The Other 99% of the Expressive Conduct Doctrine: The Occupy Wall Street Movement and the Importance of Recognizing the Contribution of Conduct to Speech

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I. INTRODUCTION. 2

II. THE OCCUPY WALL STREET MOVEMENT. 9

A. The Message of Occupation. 9

B. Eviction and Legal Action. 12

III. THE EXPRESSIVE CONDUCT DOCTRINE. 13

A. A Burning Desire to Express Oneself: United States v. O'Brien. 14

B. What is Speech, Anyway?. 17

C. When You Assume. Community for Creative Non-Violence and the Protection of Speech. 19

IV. LOCATION, LOCATION, LOCATION: THE IMPORTANCE OF THE FORUM AND THE FIRST AMENDMENT. 23

A. The Public Forum and Free Speech. 24

B. The Importance of Location to Speech: Or, How to Occupy Wall Street from a Distance?. 28

V. FROM THE BOSTON COURT HOUSE TO LIBERTY PARK: APPLICATION OF O'BRIENTO OCCUPY WALL STREET. 34

A. Assuming, Without Deciding, that the Occupation of Zuccotti Park Constitutes Speech. 34

B. There is Nevertheless a Countervailing Government Interest Sufficiently Substantial to Justify Abridgement of OWS's Speech. 36

VI. When Actions Speak Louder than Words: Creating a Speech-Protective Test for Expressive Conduct.39

A. "Go Ahead and Occupy, Just Make Sure You Vacate by Nine P.M.": The Silencing of Essential Elements. 39

B. What to Do: Treating Conduct that Forms an Essential Element as Speech Per Se. 42

VII. Conclusion: The Pro-Speech Effect of the Essential Elements Test on the Broader Expressive Conduct Doctrine. 45

OCCUPY, v.: to gain access to and remain in (a building, etc.) or on (a piece of land), without authority, as a form of protest.1

I. Introduction

On December 17, 1773, dozens of colonists dumped tea from aboard three merchant vessels into the Boston Harbor.2 Their intent in so doing was not to create a record-breaking batch of iced tea, 3 but to protest the monopoly held by the East India Company and the British Tea Tax imposed upon the colonies without the benefit of parliamentary representation.4 This expression of defiance was understood throughout the colonies to symbolize discontent with British rule, 5 and was one of the key events credited with sparking the American Revolution. The American Revolution resulted in the creation of a new democratic form of government dedicated to protecting individual rights. Yet today, nearly 250 years later, the United States Constitution, forged on the heels of the Boston Tea Party and other acts of defiance against perceived corporate oligarchy and political tyranny, 6 would not protect the very acts of protest that led to its genesis.7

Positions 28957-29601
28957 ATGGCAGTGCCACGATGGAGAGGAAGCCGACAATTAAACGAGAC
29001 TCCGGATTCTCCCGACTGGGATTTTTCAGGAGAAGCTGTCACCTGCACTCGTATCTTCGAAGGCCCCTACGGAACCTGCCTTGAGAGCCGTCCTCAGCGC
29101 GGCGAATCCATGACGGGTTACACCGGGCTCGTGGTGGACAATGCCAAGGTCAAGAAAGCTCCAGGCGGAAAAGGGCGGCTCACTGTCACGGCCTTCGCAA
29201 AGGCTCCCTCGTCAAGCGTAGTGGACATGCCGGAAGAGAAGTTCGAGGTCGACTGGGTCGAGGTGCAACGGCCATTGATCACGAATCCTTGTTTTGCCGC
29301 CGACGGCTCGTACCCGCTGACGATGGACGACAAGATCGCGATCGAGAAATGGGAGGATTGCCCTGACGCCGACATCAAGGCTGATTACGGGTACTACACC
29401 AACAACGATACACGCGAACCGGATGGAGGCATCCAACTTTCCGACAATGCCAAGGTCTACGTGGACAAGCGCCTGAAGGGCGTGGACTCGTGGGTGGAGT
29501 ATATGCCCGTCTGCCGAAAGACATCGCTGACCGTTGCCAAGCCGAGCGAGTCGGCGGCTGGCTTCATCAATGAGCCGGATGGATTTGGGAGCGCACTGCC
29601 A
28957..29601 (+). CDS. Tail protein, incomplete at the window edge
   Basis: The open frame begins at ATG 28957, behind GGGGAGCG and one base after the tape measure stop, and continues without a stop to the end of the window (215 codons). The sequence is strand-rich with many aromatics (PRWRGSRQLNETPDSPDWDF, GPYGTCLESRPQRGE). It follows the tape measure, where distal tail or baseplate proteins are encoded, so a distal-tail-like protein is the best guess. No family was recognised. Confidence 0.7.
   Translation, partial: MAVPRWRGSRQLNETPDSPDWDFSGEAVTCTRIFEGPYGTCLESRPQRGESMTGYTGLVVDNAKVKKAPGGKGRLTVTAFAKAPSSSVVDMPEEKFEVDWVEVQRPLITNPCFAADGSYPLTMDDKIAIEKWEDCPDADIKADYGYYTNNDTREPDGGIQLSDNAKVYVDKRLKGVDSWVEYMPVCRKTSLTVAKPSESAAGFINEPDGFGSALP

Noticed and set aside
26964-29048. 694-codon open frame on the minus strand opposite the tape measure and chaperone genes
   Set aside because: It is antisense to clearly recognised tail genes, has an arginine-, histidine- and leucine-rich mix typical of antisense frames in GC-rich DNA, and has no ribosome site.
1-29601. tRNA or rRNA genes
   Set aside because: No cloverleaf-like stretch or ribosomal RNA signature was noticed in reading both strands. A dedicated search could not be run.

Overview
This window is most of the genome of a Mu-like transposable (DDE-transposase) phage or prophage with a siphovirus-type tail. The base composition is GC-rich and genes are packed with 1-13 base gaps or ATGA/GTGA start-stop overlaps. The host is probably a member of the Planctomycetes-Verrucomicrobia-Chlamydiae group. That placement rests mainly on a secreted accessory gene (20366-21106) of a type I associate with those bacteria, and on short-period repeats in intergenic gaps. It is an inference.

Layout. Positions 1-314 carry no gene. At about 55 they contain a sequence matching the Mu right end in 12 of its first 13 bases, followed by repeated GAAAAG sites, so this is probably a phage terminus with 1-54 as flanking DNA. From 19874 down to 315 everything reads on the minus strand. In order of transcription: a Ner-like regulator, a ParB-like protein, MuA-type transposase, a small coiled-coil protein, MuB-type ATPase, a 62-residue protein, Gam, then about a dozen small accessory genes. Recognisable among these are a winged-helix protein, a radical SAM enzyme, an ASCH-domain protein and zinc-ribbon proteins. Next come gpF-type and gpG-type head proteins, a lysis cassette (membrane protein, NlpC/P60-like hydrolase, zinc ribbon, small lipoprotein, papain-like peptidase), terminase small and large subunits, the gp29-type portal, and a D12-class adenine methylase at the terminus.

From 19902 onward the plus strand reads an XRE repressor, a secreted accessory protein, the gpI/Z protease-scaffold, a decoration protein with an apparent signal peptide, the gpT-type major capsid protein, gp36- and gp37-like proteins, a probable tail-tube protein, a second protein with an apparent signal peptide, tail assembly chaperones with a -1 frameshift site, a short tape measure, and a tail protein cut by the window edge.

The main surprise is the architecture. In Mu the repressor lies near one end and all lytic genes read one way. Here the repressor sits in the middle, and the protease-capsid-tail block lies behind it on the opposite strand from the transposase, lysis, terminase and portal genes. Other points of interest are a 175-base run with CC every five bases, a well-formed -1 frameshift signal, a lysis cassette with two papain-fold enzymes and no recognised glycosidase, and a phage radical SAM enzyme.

The historic Boston Tea Party began when a three-day long meeting was held at Faneuil Hall in Boston, Massachusetts to seek redress from the British government's representatives in the colony.8 Government-imposed taxes on tea were astronomically high, owing to a government-created monopoly on its import by the East India Company, which was struggling in business because its prices were undercut by smugglers.9 To bolster the failing company, British Parliament permitted the company to export tea directly to the colonies, without having to first move the tea through England and pay an export tax to the British government. 10 Colonists resisted the Tea Act: in several ports, ships carrying the taxed tea were refused entry, or were disallowed to unload their cargo.'1 In Massachusetts, however, the loyalist governor refused to embargo the tea and instead ordered the ships blockaded into the harbor until the duty was paid. 12 The crowds meeting at Faneuil Hall defied orders to vacate the public space, held votes on how to proceed, and sought to persuade the governor that his constituents wanted the tea returned to England. 13 Participants railed against the monopolistic power of the East India Company and the government's imposition of taxes on the common man to protect corporate interests. As is, perhaps, obvious from history, discourse and speeches were unsuccessful in persuading the governor of the need for change, so protestors resorted to famously more unconventional means of protest. …